Submitted by rtyler on Tue, 2010-06-22 06:00
Last Friday the Hudson team released release 1.363 which is yet another mixed bag of enhancements and bug fixes. Along with the usual bunch of fixes, this release includes a number of localization updates courtesy of a team of Hudson community volunteers participating in the Hudson Internationalization project.
It is also worth noting that this post is being published on Tuesday, contrary to the schedule that I operated on with Continuous Blog, I will no longer be posting release updates on Monday morning. Traditionally Hudson is released Friday afternoon (PST), meaning any potential regressions are reported early on Monday morning after our European users start to upgrade. Publishing this release announcement on Tuesday gives me more time to test out the release so I can report with greater confidence in the reliability of the update. (Note: This may change in the future as we push for easier RC testing capabilities within Hudson)
If you're a regular reader of the Hudson Labs blog, you may also notice that this change log looks eerily similar to the 1.362 announcement from last week. Turns out I had mistakenly taken the upcoming changes from 1.363 and reported them as fixes in 1.362; I've since updated the post regarding 1.362's change log.
Fix queue handling to close locking gap between removing job from queue and starting build,
to prevent unintended concurrent builds (refactor of change first made in 1.360).
Allow multiple dependencies between same two projects, as they may trigger under
different conditions and with different parameters.
Timeline on build trend page should use server timezone instead of always GMT.
Don't mask the cause of the checkout related exception.
"who am I?" page should be visible to everyone.
Reinstall a JDK when a different version is selected.
Avoid pointless and harmful redirection when downloading slave.jar.
Cache downloaded JDKs.
Integrated community-contributed translations (Germany, Greek, Spanish, Finnish, Hungarian, Italian, Japanese, French,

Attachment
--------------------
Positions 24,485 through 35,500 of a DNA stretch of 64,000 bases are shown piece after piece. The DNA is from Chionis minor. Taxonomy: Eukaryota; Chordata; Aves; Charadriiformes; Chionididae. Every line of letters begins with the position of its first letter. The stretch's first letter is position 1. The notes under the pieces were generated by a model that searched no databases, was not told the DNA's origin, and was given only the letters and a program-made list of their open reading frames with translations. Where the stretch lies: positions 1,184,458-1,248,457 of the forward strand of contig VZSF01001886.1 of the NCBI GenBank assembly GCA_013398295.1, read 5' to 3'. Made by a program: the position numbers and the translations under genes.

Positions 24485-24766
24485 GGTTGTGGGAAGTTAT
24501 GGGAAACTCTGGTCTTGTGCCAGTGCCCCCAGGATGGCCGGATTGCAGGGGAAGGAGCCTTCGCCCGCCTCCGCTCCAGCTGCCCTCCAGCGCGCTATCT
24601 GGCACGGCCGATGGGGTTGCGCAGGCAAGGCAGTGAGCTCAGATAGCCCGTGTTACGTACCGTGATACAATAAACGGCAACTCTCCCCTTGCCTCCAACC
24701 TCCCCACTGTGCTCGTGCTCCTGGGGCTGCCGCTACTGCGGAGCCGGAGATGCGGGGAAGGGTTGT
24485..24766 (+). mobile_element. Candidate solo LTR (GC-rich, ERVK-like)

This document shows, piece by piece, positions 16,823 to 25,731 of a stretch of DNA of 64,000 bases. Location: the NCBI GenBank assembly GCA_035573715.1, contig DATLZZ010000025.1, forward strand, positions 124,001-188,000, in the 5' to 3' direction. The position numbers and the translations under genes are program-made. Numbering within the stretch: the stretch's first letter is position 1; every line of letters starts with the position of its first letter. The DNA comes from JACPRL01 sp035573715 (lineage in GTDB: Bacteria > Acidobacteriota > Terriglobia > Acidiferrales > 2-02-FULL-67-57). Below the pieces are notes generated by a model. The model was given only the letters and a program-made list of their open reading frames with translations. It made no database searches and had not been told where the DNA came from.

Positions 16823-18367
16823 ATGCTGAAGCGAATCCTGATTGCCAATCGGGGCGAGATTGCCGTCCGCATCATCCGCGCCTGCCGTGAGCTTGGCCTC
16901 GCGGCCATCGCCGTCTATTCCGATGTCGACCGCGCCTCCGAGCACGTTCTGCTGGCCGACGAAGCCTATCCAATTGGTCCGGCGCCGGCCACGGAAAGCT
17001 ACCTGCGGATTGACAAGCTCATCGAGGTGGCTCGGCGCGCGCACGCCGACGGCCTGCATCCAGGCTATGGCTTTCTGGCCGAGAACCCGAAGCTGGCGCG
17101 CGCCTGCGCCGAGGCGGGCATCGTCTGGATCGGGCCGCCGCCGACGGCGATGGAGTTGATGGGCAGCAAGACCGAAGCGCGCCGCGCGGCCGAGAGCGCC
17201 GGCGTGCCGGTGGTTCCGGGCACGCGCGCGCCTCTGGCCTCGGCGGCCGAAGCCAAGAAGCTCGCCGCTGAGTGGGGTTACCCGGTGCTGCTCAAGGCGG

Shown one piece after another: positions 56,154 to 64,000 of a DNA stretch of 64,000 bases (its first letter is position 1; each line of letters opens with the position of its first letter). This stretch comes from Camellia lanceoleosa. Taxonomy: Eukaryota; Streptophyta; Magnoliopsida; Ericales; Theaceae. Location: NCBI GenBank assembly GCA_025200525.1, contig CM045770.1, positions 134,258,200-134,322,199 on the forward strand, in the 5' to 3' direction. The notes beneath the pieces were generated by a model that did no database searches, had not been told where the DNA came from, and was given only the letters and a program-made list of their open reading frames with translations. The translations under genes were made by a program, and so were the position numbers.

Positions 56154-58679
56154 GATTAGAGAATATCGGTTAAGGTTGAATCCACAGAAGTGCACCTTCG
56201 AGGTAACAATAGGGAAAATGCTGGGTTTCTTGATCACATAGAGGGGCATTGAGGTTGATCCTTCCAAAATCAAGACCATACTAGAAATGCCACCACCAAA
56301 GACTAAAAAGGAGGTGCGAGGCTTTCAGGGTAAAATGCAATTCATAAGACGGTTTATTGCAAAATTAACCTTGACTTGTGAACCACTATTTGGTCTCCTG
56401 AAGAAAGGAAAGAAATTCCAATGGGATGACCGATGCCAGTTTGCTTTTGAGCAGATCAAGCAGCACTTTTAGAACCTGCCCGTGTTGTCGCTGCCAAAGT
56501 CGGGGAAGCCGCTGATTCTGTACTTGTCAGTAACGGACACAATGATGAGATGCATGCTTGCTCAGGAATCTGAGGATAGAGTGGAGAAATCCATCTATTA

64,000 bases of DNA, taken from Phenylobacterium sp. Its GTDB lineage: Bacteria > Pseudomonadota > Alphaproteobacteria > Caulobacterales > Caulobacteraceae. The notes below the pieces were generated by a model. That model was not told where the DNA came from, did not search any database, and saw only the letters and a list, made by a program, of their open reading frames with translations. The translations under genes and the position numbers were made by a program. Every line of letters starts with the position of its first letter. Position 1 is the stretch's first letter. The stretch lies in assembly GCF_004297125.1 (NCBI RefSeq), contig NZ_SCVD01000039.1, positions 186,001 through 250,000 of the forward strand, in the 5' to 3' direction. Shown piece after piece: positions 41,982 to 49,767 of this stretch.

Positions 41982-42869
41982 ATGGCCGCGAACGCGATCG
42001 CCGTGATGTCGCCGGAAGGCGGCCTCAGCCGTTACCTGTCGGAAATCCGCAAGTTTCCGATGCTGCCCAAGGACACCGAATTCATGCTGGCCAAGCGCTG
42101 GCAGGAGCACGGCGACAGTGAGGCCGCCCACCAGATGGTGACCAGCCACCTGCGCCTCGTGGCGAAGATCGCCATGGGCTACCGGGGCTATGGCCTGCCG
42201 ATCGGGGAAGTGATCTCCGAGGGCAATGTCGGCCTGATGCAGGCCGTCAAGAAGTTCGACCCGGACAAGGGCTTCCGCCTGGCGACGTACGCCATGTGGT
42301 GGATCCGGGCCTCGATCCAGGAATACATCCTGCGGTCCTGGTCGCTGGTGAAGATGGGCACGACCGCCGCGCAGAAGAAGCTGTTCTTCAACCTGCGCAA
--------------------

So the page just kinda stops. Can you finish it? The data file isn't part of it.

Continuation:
Russian, Slovenian, Dutch, Traditional Chinese, Swedish, Ukrainian, and Portuguese.)
Upgraded bundled Ant to version 1.8.1.
The 1.362 release of Hudson has a few bug-fixes and a few minor enhancements, all together a good stabilization release. Not too much interesting to discuss so straight on to the changelog!
Restored optional container-based authentication for CLI.
Add setting so job views may show only enabled or disabled jobs.
File parameters can now be downloaded from the build Parameters page.
Added an ability to point to different update sites.
Added a new extension point to plug in custom utility to kill processes.
Added a proactive error diagnostics to look for a broken reverse proxy setup.
People often configure Hudson to start a new build whenever a change is made to the repository. In fact, this is often considered central to the practice of continuous integration.
There are two ways to achieve this. One is the "pull" model, where Hudson periodically reaches out to a Subversion repository to see if there is any changes. The other is the "push" model, where you make the Subversion repository reach out to Hudson.
Both approaches have trade-offs. The pull model is easier to configure, since you can do this entirely from Hudson. But this comes at the expense of increased load to the Subversion server. Even though the overhead of Subversion polling is relatively low, as you add more projects to Hudson and increase the polling frequency, the overhead may get non-trivial (imagine the number of Hudson pollings that the poor java.net Subversion server gets, for example.) A more serious downside, in my opinion, is that this increases the delay from your commit to a build. For example, if your build just takes 5 mins, then even if you poll every minute, you pay on average 30 seconds delay before a build starts — a 10% overhead!
A few weeks ago I passed a job listing that I had found through one of my many Google Alerts for Hudson-related queries to Andrew (
abayer), following up on one of those job listings Andrew recently signed an offer to join the nice folks over at Digg to be their resident "build guy." On its own I thought "great for Andrew!" and nothing more, then I saw this thread on reddit which poses the question:
Anyone here a build engineer, or part of the build team? Could you please share your experience?
It seems, to me at least, the notion of "release engineering" is making a come-back, particularly in the aging "Web 2.0" world where companies like Digg, Facebook, Reddit, Twitter, etc are anywhere from five to ten years old. As these companies have aged a couple of important things have happened, their code-base has aged increasing the possibility of bitrot, but they have also expanded in terms of headcount. Start-ups that might have once slighted larger corporations like Oracle, Cisco VMWare and IBM for their burdensome process and longer release schedules now find themselves ensnared with massive code bases, larger development teams and complicated deployments.